• Shaft- and sheave-alignment-maintenance-work instructions include allowable misalignment, so there is no guesswork for techs at the job site. Tolerances are calculated based on speed, and consider shaft length when calculating angular misalignment limits.
  • Thermal growth is considered when setting up alignment limits and maintenance-work instructions.
  • Laser-alignment tools are employed for aligning shafts and sheaves.
  • Flexible couplings are NOT used as an excuse to employ lazy and imprecise shaft-alignment practices.
  • Pipework is installed properly to minimize pipe strain. Thermal growth is considered when laying in pipework. Also, piping is properly mounted and secured to reduce movement-induced stress on joints and flanges.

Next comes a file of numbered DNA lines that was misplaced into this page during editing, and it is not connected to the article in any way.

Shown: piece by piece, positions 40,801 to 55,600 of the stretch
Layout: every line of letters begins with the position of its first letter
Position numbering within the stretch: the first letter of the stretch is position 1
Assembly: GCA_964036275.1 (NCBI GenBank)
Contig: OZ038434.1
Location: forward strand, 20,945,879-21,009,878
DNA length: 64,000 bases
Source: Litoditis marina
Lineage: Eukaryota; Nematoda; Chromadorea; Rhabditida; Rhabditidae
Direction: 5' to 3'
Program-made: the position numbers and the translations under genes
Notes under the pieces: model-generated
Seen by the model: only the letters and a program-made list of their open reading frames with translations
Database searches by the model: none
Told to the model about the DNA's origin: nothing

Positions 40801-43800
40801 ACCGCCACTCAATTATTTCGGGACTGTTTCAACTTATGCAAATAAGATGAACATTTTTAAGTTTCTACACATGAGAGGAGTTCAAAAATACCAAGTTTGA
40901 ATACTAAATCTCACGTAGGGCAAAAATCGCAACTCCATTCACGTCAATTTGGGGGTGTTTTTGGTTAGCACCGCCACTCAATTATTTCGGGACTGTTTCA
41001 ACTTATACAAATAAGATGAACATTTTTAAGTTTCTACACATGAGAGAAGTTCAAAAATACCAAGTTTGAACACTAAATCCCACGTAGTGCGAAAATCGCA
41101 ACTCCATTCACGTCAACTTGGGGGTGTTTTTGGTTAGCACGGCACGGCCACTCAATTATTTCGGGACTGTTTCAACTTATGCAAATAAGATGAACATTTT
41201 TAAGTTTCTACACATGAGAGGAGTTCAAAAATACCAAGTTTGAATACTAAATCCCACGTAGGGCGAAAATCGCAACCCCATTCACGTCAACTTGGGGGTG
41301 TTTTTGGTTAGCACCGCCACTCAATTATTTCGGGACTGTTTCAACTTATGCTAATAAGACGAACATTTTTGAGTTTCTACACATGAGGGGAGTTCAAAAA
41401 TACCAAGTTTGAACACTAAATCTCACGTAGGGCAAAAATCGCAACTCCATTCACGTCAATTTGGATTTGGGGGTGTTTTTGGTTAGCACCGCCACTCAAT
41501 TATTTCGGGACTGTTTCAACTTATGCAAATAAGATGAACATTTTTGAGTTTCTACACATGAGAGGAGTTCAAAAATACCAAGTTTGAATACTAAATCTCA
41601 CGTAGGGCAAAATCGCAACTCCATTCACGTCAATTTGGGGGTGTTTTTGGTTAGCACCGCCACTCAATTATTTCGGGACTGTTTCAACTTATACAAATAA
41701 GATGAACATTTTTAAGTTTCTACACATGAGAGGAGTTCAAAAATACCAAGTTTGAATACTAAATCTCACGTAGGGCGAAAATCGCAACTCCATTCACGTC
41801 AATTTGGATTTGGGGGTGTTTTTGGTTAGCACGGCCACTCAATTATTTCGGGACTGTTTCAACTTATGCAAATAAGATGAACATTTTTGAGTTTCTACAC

• All mechanical-craft persons are properly trained and qualified on alignment theory and practice for shaft- and sheave-alignment jobs. Where appropriate, specialized work, monitoring and testing is contracted out to qualified experts.
  • Mechanical misalignment is routinely monitored utilizing vibration analysis where appropriate.
  • Mechanical misalignment issues revealed by vibration analysis or other inspection techniques are attended to with a high priority, before damage to bearings, gears, and other components can occur.
  • Electrical-total-harmonic distortion (misalignment with sinusoidal power wave) is maintained to below 3% for electric-motor applications.
  • The presence of stray voltage is routinely monitored in equipment, where appropriate (e.g., motors, generators, panels, etc.). Stray voltage is the accumulation of electrostatic electrical potential. When the accumulation reaches a critical level, the potential is electrokinetically discharged, causing electrical-discharge erosion (fluting) and the potential for injury.